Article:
Al-Mousa et al. used adenosine safely with spontaneous return of rhythm in all cases. Temporary clips to the parent artery were applied for brief periods in 2 patients who had pre-adenosine intraoperative rupture. They did not observe any immediate or late adverse events related to administration of adenosine.
In a review, a total of ten case series and four case reports were identified. There were no reports on the use of adenosine in AVM resection. Transient adenosine-induced asystole is a safe and effective technique in facilitating surgical treatment of complex aneurysms and AVMs. In addition, adenosine use reduces the need, duration, and associated complications of temporary clip applications to parent arteries 4).


A total of 22 aneurysms in 22 different patients that underwent adenosine-induced transient asystole during aneurismal neck clipping within the past 4 years were retrospectively reviewed. Adenosine was administrated intravenously in a test-incremental manner (starting with 6-12 mg and then giving additional doses as needed) in 11 patients and in an estimated manner (pre-calculated as 0.3-0.4 mg/kg) in 11 patients.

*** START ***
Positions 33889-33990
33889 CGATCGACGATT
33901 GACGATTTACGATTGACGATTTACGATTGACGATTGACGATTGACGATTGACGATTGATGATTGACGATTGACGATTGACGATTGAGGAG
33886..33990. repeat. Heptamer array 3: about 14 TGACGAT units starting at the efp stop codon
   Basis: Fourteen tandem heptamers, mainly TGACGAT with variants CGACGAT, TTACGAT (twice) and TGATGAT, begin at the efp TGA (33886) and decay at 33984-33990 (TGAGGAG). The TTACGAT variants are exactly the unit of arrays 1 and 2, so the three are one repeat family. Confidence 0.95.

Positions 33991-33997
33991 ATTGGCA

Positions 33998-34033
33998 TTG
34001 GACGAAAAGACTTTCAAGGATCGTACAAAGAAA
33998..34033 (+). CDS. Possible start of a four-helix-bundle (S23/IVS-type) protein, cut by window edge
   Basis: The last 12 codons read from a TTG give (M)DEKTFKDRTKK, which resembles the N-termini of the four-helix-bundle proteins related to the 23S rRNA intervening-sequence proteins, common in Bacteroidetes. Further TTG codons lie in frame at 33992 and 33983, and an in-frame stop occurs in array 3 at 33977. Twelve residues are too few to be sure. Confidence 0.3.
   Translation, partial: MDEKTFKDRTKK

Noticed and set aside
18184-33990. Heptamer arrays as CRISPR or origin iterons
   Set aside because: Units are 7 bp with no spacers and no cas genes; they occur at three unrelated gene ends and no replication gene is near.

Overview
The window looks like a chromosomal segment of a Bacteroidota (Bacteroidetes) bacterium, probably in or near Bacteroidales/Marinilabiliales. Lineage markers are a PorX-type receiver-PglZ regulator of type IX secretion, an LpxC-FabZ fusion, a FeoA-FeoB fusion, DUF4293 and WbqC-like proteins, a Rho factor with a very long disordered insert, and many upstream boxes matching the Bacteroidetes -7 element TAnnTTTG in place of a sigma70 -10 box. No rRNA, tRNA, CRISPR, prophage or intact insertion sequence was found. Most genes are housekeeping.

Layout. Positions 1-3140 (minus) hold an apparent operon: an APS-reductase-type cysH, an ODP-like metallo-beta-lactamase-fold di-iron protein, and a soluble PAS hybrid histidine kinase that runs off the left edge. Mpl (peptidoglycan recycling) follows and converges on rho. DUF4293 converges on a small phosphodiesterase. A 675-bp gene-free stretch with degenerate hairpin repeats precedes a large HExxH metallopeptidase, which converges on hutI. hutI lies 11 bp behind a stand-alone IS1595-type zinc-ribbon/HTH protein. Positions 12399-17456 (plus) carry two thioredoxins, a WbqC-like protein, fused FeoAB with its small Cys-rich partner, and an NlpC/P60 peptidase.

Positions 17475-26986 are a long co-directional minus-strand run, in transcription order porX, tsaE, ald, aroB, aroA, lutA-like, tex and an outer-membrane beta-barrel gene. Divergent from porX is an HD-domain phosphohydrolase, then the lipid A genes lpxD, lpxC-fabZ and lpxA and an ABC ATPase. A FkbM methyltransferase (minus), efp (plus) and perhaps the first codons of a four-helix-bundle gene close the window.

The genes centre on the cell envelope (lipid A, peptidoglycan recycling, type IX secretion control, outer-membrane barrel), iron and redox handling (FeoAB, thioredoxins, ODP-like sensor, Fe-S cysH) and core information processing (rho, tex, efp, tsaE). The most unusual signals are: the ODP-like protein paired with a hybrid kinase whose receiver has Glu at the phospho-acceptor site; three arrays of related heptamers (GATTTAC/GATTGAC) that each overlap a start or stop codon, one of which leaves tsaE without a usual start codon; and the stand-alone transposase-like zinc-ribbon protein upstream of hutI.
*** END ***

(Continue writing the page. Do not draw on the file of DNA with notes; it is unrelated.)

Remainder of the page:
Overall, the study consisted of 18 unruptured saccular aneurysms, three ruptured saccular aneurysms, and a ruptured pseudoaneurysm. Adenosine-induced transient asystole was used in cases of temporary clipping inability, wide necked aneurysm, deep-seated aneurysm, or a thin aneurysm wall. The number of administrations, dose (mg/kg in ideal body weight) and duration of asystole were 1-4 (mean, 2.3) times, 0.08-1.27 (mean, 0.36) mg/kg and 0-30 (mean 13) seconds in the test-incremental manner and 1-2 (mean, 1.09) times, 0.24-0.42 (mean, 0.34) mg/kg and 13-41 (mean, 24) seconds in the estimated manner, respectively. There was a linear relationship between the dose and the duration of asystole. Twenty out of 22 aneurysms were clipped successfully with adenosine-induced transient asystole. However, in the other two cases, additional suction decompression was required for the final clipping. Adenosine-related cardiologic complications occurred in two cases of self-limited atrial fibrillation during restoration of the cardiac rhythm.